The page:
Grapevine March 6, 2020: No fake objectivity

Movers and shakers in Israeli society.

JAY LENO (from left), Miriam and Sheldon Adelson and Eli Beer attend a Friends of United Hatzalah of Israel benefit in Los Angeles last week. (photo credit: ABRAHAM JOSEPH)
JAY LENO (from left), Miriam and Sheldon Adelson and Eli Beer attend a Friends of United Hatzalah of Israel benefit in Los Angeles last week.
(photo credit: ABRAHAM JOSEPH)
In their first nightly radio program together, former MKs Shelly Yachimovich and Yigal Guetta asked each other who they voted for. He asked first and her reply was, “Labor of course. There was no question.” When she asked him, he replied “Shas.” These were the two parties that each represented in the Knesset. Commenting on their political differences, Yachimovich said that each knows what the other stands for and that this obviated the need for fake objectivity. In fact, she said, all journalists should say where they stand politically, and this will eliminate the need for any pretense at objectivity. After that, they only need to be fair.
■ HEALTH MINISTER Ya’acov Litzman wants to virtually quarantine everyone in the country who is over the age of 60. That, of course, would include him. It would also put President Reuven Rivlin and Prime Minister Benjamin Netanyahu out of commission, as well as Blue and White leader Benny Gantz, MK Moshe Ya’alon, Ministers Israel Katz, Arye Deri, Rafi Peretz and Tzachi Hanegbi, Yisrael Beytenu leader Avigdor Liberman, Joint List co-leader Ahmad Tibi, and a whole bunch of other important people. It would also delay the swearing-in ceremony of the Knesset and the formation of a government, and delay the beginning of Netanyahu’s trial. However, if the people named above are to be exempt from Litzman’s edict, then everyone over the age of 60 who has none of the symptom of coronavirus should also be exempt.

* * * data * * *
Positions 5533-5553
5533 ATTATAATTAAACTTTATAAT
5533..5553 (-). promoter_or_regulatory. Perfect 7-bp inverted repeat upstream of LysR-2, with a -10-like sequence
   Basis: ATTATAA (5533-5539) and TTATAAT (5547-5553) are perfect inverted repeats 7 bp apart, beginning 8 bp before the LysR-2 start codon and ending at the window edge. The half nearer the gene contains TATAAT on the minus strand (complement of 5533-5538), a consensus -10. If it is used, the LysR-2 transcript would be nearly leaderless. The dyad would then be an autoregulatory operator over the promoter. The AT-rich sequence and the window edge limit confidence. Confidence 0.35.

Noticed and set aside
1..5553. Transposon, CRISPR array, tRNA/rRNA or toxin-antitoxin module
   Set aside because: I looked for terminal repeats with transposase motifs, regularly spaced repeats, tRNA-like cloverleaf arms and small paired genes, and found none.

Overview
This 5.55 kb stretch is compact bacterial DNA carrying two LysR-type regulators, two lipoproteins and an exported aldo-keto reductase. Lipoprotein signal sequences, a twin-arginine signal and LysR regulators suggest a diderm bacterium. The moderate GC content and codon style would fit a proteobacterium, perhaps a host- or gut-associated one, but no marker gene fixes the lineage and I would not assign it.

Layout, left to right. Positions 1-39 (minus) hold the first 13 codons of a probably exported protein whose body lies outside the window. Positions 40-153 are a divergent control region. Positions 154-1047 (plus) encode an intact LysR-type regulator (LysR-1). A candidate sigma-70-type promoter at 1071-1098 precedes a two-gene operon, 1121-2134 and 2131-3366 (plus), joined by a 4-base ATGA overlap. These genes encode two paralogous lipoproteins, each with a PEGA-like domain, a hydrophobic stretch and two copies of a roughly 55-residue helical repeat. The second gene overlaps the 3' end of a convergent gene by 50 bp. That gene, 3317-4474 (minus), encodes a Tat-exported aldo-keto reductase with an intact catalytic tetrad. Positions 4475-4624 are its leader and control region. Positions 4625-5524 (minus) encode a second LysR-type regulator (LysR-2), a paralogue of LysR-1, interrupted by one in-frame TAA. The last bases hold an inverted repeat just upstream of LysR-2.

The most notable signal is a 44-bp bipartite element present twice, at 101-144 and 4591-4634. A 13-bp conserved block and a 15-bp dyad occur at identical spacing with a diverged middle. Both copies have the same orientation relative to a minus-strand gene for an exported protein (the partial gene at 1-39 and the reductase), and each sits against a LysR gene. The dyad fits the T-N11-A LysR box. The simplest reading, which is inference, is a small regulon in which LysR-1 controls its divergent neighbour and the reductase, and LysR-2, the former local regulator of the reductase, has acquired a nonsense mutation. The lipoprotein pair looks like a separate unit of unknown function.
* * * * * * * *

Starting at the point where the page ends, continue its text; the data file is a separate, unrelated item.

■ JEWISH AGENCY chairman Isaac Herzog, who won’t turn 60 until September, was scheduled to travel to Boston to attend the annual Birnbaum lecture on Sunday, which has been postponed due to the outbreak of coronavirus in the US and Israel’s travel restrictions.